not connected with the diplomatic incident concerning Germany. It
pains me not to be able to second the court in the work of justice confided
to it, for from this place must emerge at last, for the sake of the country,
reconciliation and peace. I can do no more than tell the truth, the whole
truth, and nothing but the truth. As Chief of State, or when a citizen, I
have always, in my respect for France, regarded her as free to make a
decision as she is herself revered." [Applause, which was quickly sup-

M. Demange then introduced the question of the letter which the
anti-Dreyfusards asserted Dreyfus wrote to M. Casimir-Perier respecting
him. The witness emphatically replied that he had never entered into
any such engagement, as alleged, and he asked that the letter, which was
published by the Eclair of Paris, should be produced in court, and that
the whole matter should be cleared up. M. Casimir-Perier ended this
statement with a slap of his hand on the rail of the desk.

Colonel Jouaust then asked Dreyfus if he had anything to say.

Thereupon the prisoner arose and, accompanying his utterances with
gestures of his right hand, said :

" My words have certainly been distorted, for I have no recollection of
such a letter. The words the former President of the Republic has just


uttered are exact. I have never, even in my own mind, supposed there
was any engagement undertaken by him, and that he had not held thereto.
I can well understand the indignation of M. Casimir-Perier ; but such an
idea never crossed my mind.

" Will you allow me to explain ? M. Demange had asked me at the
time of the trial, in conveying through M. Waldeck-Eousseau my request
for a public trial, that this publicity should only be on condition that the
question of the origin of the documents remained secret. I gave my
word of honor not to raise this question, and in that I bowed before the
superior interests of my country. In my mind it was with the defence,
and not with the President of the Eepublic, that the word of honor was
given. I never had an idea that an engagement was made between the
President and myself. Never ! Never ! Never ! "

Colonel Jouaust — Then you declare false these letters in which it is
said that the President of the Eepublic entered into certain engagements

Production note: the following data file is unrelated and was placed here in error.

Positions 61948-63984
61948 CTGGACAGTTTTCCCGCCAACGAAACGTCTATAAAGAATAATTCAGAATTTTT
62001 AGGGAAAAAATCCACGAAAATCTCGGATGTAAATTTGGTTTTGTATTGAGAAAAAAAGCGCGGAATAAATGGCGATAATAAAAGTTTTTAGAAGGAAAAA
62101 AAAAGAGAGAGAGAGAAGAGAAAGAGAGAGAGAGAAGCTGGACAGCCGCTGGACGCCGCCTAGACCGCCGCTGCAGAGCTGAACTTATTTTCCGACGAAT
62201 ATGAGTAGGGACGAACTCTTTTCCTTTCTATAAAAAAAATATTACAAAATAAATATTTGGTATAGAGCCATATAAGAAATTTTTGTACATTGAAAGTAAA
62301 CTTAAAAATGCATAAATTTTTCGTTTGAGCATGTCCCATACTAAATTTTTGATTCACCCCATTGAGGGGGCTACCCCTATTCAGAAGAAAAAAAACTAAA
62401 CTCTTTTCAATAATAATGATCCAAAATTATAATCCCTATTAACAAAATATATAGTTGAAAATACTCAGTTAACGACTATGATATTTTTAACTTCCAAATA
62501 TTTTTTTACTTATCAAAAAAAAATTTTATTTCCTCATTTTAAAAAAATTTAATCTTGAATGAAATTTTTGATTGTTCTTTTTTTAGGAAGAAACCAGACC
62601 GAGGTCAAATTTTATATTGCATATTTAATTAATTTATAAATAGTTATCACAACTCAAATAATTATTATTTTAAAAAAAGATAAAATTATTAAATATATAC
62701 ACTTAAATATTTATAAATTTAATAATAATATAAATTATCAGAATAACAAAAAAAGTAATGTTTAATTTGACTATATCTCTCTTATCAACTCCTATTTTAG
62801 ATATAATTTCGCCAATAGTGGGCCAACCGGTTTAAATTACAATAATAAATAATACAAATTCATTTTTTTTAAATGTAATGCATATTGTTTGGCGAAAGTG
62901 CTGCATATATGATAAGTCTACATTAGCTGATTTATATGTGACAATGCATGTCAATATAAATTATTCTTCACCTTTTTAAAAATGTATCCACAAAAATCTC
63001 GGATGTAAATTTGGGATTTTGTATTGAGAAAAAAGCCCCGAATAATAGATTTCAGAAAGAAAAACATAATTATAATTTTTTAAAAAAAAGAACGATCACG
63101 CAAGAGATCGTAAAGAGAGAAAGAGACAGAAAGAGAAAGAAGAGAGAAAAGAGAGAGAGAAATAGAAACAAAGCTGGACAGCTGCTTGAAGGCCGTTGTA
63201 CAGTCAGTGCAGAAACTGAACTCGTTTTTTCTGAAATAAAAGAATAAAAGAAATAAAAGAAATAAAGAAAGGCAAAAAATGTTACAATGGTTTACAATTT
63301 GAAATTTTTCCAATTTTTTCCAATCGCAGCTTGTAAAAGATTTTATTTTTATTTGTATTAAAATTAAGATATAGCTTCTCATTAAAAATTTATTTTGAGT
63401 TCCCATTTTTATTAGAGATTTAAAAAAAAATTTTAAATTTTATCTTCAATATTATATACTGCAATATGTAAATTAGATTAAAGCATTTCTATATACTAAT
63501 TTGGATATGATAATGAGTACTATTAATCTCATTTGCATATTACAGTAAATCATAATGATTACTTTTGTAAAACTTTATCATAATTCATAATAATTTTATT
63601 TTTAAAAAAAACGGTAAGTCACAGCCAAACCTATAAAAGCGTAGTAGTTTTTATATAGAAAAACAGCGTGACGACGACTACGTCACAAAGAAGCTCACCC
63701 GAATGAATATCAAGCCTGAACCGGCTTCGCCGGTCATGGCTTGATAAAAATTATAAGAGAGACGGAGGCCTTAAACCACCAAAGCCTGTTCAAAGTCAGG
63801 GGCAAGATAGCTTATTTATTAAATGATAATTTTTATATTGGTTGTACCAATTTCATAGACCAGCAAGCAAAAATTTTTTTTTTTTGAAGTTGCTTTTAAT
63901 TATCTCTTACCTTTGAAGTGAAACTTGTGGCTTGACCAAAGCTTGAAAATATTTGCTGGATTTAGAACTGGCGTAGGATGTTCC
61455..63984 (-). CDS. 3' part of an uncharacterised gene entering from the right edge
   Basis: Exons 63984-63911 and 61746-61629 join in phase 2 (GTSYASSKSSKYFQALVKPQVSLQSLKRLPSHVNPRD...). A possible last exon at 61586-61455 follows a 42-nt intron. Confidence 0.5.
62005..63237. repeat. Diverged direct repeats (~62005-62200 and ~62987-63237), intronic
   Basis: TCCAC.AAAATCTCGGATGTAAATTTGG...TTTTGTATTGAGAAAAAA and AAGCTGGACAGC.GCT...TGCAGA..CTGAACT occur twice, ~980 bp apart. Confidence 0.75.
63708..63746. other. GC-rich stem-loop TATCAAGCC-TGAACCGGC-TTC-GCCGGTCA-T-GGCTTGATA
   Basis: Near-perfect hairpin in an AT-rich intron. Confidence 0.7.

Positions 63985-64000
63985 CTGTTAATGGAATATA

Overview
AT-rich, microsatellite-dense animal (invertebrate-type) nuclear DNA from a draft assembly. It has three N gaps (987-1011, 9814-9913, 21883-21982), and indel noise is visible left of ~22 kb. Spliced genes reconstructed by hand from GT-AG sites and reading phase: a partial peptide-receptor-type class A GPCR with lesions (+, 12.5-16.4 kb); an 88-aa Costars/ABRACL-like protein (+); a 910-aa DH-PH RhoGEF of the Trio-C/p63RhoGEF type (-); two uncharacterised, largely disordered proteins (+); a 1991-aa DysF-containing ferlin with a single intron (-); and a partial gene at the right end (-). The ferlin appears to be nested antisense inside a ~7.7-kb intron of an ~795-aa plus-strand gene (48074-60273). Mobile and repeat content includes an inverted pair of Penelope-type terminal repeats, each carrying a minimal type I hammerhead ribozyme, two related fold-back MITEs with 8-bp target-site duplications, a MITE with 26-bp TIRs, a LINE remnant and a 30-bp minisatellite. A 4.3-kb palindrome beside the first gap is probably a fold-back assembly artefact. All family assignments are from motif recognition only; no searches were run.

with you?

Dreyfus replied:

"In any case, the sense has been completely distorted."

M. Casimir-Perier gave his evidence with a blanched face, but in the
determined tone of a man who maintains every word uttered, which in-
spired confidence in his words. The members of the court-martial listened
to him respectfully.

General Mercier, who was attired in the undress uniform of a general
— black tunic and red trousers — and wore on his breast the decoration of
a Grand Officer of the Legion of Honor, was then called to the stand. As
he sat down he placed a brilliant crimson and gold k^pi on a shelf at-
tached to the witness rail, where it remained, a striking patch of color, dur-
ing the time he gave his testimony, which lasted from 8:10 a.m. until
noon. Beside his k^pi he placed a black leather wallet full of papers,
and he accompanied his remarks with a continual nodding of the head.

His forehead was wrinkled, his eyebrows were contracted, and his eyes
peered through slits between his puffy eyelids. His cheeks were sallow,
and he spoke almost inaudibly and in a weak, monotonous pitch of voice,
which produced a soporific effect upon those who were not able to distin-
guish his words, but who were within hearing of his voice. This mono-
logue, with hardly a break, except when the clerk read the various docu-


ments Mercier presented to the court, lasted nearly four hours, with ten
minutes' suspension at eleven o'clock, when there was a general feeling
that the witness was going to prove, as the Dreyfusards predicted, an utter

At the outset of General Mercier' s testimony he prepared the court for
a war scare by declaring that the Emperor of Germany porsonally took an